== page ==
Meet Popular Music student Ephraim Masudi - AKA Ghetto Orange

06 April 2023

Meet the Student: Ephraim Masudi

Popular Music BA(Hons) student Ephraim Masudi (aka Ghetto Orange) talks about his creative process, launching Orange Fest and what's on the horizon after graduation. 

Type: Video
Category: Student stories

In this interview, Popular Music student, Ephraim Masudi discusses how he founded his music night, Orange Fest, as well how he stays creative at Falmouth and what he hopes to do after university.

My name is Ephraim, AKA Ghetto Orange  - that's my musical name. I'm studying Popular Music BA(Hons) in the year 2023.

Before coming to university, I was producing and rapping and writing songs and playing drums.

I came to university, I wanted to get better at all those things. So every single day I made a track, which is crazy. I did that for the whole of first year, so in total, I think I have 200 and something songs just stored on my hard drive because I was doing that every day.

But by second year, you know, I was able to start doing shows and by third year, I'm doing a really big show for 600 people.

If you don't make something happen, it won't happen. There are people here that after university will go on to do amazing things and you want to be a part of that. And if you're part of the beginning, you're more likely to be a part of the end as well.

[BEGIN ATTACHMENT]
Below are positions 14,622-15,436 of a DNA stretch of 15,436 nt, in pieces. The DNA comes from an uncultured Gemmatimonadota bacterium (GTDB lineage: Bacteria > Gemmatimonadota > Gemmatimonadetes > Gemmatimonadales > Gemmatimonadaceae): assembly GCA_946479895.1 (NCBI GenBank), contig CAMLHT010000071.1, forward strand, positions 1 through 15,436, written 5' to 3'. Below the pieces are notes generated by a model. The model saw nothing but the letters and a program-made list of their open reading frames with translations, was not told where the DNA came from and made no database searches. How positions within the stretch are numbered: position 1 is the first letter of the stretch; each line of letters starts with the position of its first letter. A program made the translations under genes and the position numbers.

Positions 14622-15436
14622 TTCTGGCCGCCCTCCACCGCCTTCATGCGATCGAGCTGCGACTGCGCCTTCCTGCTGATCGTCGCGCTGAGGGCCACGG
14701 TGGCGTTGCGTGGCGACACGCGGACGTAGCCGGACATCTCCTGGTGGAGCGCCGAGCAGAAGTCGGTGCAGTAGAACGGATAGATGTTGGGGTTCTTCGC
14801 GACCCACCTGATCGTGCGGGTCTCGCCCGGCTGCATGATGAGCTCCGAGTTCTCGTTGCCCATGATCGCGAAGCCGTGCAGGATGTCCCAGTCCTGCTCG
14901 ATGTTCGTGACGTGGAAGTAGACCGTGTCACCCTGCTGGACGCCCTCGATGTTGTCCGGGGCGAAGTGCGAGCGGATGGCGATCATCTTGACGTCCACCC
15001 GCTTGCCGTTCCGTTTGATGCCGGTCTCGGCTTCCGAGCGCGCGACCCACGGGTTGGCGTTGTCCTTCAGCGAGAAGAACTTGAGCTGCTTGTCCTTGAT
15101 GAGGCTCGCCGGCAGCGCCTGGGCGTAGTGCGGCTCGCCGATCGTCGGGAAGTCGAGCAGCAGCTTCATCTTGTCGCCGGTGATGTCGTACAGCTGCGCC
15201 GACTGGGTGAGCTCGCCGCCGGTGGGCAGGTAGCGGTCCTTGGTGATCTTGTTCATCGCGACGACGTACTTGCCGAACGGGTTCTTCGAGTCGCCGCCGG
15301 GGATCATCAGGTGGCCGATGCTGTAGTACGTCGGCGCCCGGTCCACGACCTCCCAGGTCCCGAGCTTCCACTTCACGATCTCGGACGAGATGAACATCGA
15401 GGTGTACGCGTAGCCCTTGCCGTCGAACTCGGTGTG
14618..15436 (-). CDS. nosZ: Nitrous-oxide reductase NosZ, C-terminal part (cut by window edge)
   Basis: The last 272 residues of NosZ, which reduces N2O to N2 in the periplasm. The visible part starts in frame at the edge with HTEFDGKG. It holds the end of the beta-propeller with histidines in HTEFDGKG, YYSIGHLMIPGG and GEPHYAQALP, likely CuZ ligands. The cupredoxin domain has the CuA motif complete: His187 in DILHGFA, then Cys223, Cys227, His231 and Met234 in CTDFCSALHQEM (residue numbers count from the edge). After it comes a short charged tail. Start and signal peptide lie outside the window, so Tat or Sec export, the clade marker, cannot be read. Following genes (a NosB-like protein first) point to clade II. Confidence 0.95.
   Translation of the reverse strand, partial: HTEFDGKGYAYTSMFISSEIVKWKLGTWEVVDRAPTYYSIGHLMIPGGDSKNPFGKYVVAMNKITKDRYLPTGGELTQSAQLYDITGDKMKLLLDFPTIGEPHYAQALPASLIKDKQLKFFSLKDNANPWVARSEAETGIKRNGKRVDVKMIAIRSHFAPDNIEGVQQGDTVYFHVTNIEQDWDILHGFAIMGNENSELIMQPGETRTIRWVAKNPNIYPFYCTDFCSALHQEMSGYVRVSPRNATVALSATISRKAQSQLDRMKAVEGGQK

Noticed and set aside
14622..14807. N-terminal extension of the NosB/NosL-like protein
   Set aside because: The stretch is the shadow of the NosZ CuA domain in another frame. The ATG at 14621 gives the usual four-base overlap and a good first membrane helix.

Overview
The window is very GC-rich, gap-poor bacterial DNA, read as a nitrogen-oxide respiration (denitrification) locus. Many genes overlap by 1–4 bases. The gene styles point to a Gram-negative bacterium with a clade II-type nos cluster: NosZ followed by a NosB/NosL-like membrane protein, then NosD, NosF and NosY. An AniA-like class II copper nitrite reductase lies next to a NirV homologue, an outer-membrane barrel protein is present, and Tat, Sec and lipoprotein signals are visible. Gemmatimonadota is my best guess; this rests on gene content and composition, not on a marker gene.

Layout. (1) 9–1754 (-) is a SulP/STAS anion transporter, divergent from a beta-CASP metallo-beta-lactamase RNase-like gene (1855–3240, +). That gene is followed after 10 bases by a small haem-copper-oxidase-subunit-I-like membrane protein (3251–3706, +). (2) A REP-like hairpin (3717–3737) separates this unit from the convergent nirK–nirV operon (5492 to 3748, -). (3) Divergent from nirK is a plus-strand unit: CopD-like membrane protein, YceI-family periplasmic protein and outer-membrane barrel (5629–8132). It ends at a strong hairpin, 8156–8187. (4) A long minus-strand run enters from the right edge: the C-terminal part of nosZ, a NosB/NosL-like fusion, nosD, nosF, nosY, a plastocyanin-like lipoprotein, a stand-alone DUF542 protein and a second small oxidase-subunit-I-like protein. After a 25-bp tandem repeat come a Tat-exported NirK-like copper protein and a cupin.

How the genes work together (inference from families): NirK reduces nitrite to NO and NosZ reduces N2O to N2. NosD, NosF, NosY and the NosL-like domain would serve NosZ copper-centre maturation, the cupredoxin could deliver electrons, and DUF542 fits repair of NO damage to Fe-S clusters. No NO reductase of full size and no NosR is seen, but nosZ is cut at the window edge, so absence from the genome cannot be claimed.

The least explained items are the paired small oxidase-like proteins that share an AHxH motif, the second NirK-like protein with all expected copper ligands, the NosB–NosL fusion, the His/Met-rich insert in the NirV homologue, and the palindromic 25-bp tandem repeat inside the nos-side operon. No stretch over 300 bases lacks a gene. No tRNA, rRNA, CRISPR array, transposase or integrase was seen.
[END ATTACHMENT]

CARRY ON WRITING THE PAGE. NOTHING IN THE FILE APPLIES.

Having a new fresh way of doing things is really good, so expanding and working with those people is very useful.

For myself, I've produced a bunch of music videos, we've done art pieces, we've done, photography, we've done, you know, little booklets - I've been in a couple newspapers as well, but that's all been from students from different areas. So making a really good project does not come from just staying within your bubble, expanding out and using the different departments that Falmouth has is really good and you can create amazing, amazing works.

What inspires my work is just trying to do things that other people haven't done but through my eyes. I like my shows to be high and impactful and everyone really engaging with the crowd - I'll jump in the crowd sometimes and jump around as well.

What inspired my work is just trying to give people something that they've never experienced before or seen before.

Orange Fest was an idea that I've had for a while but I properly implemented it halfway through my second year. I finally started doing shows right after Corona was lifted - a massive show, it was amazing, it sold out, people going crazy and we're like "yo we got to do this again!".

But obviously, you know, as artists you usually wait to get booked by people to do shows and I was like, no I'm not, I don't want to wait for that. I want to put on my own shows. So I started up Orange Fest as a way to put on more musical events centred around Hip Hop and R&B because a lot of people love that. A lot of people want that, you just don't get it down in Cornwall. Especially the students, they're from all over places in the UK and abroad as well and that music is very prominent.

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